At 0930, when my talk was supposed to begin, no one was there. Perhaps this will come as no surprise, but I decided to wait a while before starting. Five minutes later, an older couple came in. There were both wearing black business suits and looked very much like investment execs. Oh, boy, I thought. Ten minutes later, a few more people had arrived, including some people who looked like they could be developers or journalist. So I started.

Within the next fifteen minutes, the room mostly filled up. So ultimately, about 16 people attended the lecture. Of those, there were 4 or 5 people in the room who were really interested in the subject and who asked some very insightful questions (like, “In a game with potentially emergent gameplay, how does the QA process work? How can you test for outcomes that do not occur to you, that you did not plan?”). The lecture was really casual — the struggle was figuring out what to gloss over and what to further detail, based on the needs of the audience.

I’ve heard people say that if you give a talk and can connect with 2 or 3 people in a meaningful way, that makes it worthwhile. Some of the people who gathered after the talk were really excited about emergent gameplay. Some of them even sort of bashed some traditional games as being all about graphics and pre-canned story. So I stood around and chatted with them for another half hour. Then I was officially done with “work” for the duration of the trip.

Wanting to take a break before lunch and more sightseeing, I returned to my room to listen to JJ72 MP3’s and to work on this account on my laptop.

That evening, Doug, Bernie and I were scheduled to meet Harry Miller and a friend for dinner. Beforehand, we headed over to a store called “298” (located at 298 Hennesey Road). This place was filled, floor to ceiling, with pirated software. It was crowded with people, picking over glass shelves lined with every game or piece of business software you can imagine. The store featured multiple stories, even…nothing but racks and racks of software, lit by fluorescent light, and literally hundreds of shoppers streaming through. We finally left, just stunned by the overload.


More escalators

After using the escalators again, we finally met Harry and his friend Holt at Harry’s posh, but tiny, apartment at mid-level. (Holt was the lawyer for GodGames, I think.) By the time we rendezvoused with them, night had fallen. The view from Harry’s apartment was staggering, looking down of the skyscrapers, due to the apartment’s position on the mountainside. We headed up toward The Peak for dinner.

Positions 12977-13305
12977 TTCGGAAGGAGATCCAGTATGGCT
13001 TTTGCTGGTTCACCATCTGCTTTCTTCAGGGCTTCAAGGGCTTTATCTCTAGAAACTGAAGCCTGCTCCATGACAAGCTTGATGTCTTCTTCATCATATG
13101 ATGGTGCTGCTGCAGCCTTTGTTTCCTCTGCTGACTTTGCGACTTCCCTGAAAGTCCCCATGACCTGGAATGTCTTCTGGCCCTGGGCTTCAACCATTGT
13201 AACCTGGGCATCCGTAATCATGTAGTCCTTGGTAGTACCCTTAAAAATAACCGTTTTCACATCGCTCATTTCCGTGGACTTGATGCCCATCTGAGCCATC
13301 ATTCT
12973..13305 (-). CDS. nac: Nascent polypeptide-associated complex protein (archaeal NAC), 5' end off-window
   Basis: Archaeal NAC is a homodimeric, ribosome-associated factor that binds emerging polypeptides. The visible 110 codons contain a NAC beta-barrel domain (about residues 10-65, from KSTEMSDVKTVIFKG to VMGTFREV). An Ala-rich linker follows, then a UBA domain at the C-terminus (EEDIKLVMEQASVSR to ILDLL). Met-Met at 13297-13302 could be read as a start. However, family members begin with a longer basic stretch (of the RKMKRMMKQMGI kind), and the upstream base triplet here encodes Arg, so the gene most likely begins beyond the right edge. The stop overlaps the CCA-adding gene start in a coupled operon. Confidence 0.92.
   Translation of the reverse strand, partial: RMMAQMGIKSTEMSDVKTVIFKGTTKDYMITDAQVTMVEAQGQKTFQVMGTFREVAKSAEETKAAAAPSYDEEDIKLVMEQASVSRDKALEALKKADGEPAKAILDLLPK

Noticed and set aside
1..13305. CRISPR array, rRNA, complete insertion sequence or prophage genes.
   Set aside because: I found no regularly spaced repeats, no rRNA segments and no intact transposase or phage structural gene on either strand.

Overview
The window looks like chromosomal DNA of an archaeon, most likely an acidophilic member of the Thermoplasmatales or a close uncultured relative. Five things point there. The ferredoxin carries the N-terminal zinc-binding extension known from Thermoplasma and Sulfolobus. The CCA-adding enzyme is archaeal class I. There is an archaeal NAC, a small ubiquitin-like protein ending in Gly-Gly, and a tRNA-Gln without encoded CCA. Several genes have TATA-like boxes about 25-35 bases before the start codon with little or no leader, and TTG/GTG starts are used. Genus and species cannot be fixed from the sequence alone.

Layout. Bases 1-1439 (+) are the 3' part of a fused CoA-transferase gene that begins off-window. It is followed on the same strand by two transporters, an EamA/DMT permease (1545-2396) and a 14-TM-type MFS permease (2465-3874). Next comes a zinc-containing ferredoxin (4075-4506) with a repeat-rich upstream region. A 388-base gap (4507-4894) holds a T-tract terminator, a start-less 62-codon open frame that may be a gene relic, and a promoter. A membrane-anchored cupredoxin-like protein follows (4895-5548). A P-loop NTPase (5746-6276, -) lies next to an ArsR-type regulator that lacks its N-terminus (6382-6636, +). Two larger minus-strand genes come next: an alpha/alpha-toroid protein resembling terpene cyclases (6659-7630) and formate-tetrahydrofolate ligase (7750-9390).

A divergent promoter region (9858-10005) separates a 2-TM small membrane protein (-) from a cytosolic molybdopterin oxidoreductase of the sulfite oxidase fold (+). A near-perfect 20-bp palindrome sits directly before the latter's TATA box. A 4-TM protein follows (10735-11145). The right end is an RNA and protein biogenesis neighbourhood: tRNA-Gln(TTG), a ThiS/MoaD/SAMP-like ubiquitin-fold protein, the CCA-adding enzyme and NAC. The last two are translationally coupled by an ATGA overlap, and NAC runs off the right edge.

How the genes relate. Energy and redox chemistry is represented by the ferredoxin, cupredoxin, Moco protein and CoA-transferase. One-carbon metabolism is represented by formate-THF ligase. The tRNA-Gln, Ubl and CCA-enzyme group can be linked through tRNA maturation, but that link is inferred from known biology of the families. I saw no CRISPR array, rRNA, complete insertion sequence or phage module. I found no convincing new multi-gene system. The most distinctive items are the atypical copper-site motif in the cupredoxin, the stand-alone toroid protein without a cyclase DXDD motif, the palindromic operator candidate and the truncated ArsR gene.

The trip to the top required the use of an allegedly century-old tram track. Before boarding the tram, we rendezvoused with Trevor Chan, a HK programmer/designer who creates micromanagement strategy games. Everyone was amused that the tram travels up the mountain at something like a 45 degree angle. You can stand in the center of the tramcar, as it slowly climbs up the dark face of the mountain, and lean forward at an insane tilt.

While we were playing around and laughing at how we looked leaning forward so far, I happened to look out the window…the tram cleared some shadowy buildings and trees sitting next the tracks and suddenly the ground outside the windows dropped away, revealing a dizzying view of the downtown area, far below. This is hard to put into words — along with the view of downtown HK from the Kowloon side of the harbor, this constituted one of greatest views I’ve ever seen. We were high up, the night was very dark and the buildings glowed like some impossibly large spirit castle, rising up from the slopes below. All of it was seen as the tram’s strange angle. It just seemed mystical. At the top, we ate in a restaurant that looked down on Hong Kong through an endless glass window. As we ate, the fog poured over everything, masking the view.